The foundation and the Price Family Charitable Fund committed to start a pilot project this year, with or without the ministry, offering to provide additional matching funds if the ministry came on board.
“The ministry did find some funding, so instead of our initial plans to start with 5,000 children, we ended up launching a program for close to 50,000 kids,” said Vromen.
The most immediate goal was to get good books out to every classroom and to each child. Other goals were to ensure teachers understand how to effectively integrate the books into the classroom and to understand their role in encouraging parents to read at home.
“Ultimately, we want children to love books, so they’ll be motivated to read,” said Vromen. “We don’t aim to teach children to read. Before children learn to read, they need to want to read through having positive experiences with books and being excited about the stories and the places they take you. We hope to encourage those positive, crucial experiences with books.”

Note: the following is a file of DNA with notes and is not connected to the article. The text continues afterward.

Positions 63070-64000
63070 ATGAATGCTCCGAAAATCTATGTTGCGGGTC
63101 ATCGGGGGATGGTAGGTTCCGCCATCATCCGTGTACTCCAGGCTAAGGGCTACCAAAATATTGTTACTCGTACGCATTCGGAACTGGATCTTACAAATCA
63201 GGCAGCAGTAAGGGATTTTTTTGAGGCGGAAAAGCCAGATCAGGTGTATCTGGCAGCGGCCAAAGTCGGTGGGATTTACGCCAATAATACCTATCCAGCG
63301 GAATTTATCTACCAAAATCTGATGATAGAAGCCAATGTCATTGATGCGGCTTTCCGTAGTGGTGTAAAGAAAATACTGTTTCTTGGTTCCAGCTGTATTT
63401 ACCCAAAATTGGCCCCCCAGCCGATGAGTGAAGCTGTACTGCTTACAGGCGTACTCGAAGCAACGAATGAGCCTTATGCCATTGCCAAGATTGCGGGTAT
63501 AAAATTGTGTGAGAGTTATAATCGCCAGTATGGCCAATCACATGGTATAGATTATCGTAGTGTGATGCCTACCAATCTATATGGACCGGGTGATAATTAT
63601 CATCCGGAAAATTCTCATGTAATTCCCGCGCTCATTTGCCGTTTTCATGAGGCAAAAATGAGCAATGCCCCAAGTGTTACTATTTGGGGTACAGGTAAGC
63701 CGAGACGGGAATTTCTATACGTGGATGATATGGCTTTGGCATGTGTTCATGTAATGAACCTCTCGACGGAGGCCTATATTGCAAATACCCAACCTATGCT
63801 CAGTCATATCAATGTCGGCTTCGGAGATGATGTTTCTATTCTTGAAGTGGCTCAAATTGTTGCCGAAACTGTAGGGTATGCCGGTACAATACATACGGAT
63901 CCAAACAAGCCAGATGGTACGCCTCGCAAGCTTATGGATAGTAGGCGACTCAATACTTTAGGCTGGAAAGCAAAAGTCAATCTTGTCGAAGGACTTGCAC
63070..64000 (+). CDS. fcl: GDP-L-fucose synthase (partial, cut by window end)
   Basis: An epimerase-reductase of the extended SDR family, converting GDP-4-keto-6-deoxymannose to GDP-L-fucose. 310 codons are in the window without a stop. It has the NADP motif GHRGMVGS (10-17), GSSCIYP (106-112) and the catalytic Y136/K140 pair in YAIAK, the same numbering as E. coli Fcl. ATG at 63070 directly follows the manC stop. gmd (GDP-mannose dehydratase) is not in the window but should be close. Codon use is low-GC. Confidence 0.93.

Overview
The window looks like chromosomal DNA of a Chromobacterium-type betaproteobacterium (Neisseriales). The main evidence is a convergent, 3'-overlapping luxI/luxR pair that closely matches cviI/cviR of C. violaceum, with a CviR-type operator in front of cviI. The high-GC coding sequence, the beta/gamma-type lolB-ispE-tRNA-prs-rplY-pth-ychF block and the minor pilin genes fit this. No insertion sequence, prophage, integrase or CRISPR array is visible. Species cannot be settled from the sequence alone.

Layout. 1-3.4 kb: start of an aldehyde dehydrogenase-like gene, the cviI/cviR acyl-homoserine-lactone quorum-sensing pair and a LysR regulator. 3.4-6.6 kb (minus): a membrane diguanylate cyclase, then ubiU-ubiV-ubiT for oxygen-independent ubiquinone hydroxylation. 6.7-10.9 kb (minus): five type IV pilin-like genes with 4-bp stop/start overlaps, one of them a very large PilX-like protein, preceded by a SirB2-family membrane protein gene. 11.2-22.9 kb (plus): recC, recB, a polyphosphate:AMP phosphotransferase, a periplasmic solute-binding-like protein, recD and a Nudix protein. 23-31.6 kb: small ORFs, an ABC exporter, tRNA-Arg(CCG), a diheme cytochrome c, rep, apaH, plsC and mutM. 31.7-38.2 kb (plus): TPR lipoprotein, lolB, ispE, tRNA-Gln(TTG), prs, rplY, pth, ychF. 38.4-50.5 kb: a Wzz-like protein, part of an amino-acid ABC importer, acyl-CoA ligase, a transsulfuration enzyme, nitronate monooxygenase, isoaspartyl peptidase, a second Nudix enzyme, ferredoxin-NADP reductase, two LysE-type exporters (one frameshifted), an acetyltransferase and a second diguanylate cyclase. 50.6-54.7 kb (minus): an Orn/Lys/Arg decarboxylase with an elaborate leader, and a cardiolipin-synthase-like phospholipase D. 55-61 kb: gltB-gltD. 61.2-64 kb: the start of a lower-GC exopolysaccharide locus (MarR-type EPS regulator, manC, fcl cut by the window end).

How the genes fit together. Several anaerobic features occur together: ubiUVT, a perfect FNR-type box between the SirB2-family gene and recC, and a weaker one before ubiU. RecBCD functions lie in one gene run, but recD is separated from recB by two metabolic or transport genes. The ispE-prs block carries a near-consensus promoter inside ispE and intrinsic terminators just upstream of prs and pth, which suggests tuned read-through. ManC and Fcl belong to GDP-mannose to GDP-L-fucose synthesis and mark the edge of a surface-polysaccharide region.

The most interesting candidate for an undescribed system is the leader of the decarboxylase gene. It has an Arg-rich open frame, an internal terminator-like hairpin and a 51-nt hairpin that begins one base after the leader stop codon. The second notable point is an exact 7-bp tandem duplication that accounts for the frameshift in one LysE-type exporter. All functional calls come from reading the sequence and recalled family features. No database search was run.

The books have been received with great enthusiasm, added Vromen. “The teachers are extremely positive and send us lots of pictures of the activities they do with the kids. We post some on the program website, which is also exciting for the class.
“The parents are delighted to be getting the free, quality books. Arab parents, like Jewish ones, recognize the importance of education for their kids, and know that starts with books.”
According to Vromen, some Arab families have many books in their home and some have none. “Like elsewhere, people who don’t have a tradition of reading or don’t have the resources to buy books, don’t have as many as those who do,” she said. “Arabs have a long, honored tradition of oral storytelling. In many cases, this takes the place of a tradition of reading. We hope the practice of reading books together in the family will flourish alongside the oral tradition, reinforcing and complementing it.”
Vromen said with a smile, “I’ve yet to meet a child who, when given a choice between going straight to bed or being read a story first, chooses to go to bed without a story. It’s not just the reading. It’s the cuddling together, the looking at the illustrations together, and talking about what the characters feel or what might happen to them next that creates an emotional attachment to books, as well as, of course, enhancing the parent-child relationship.”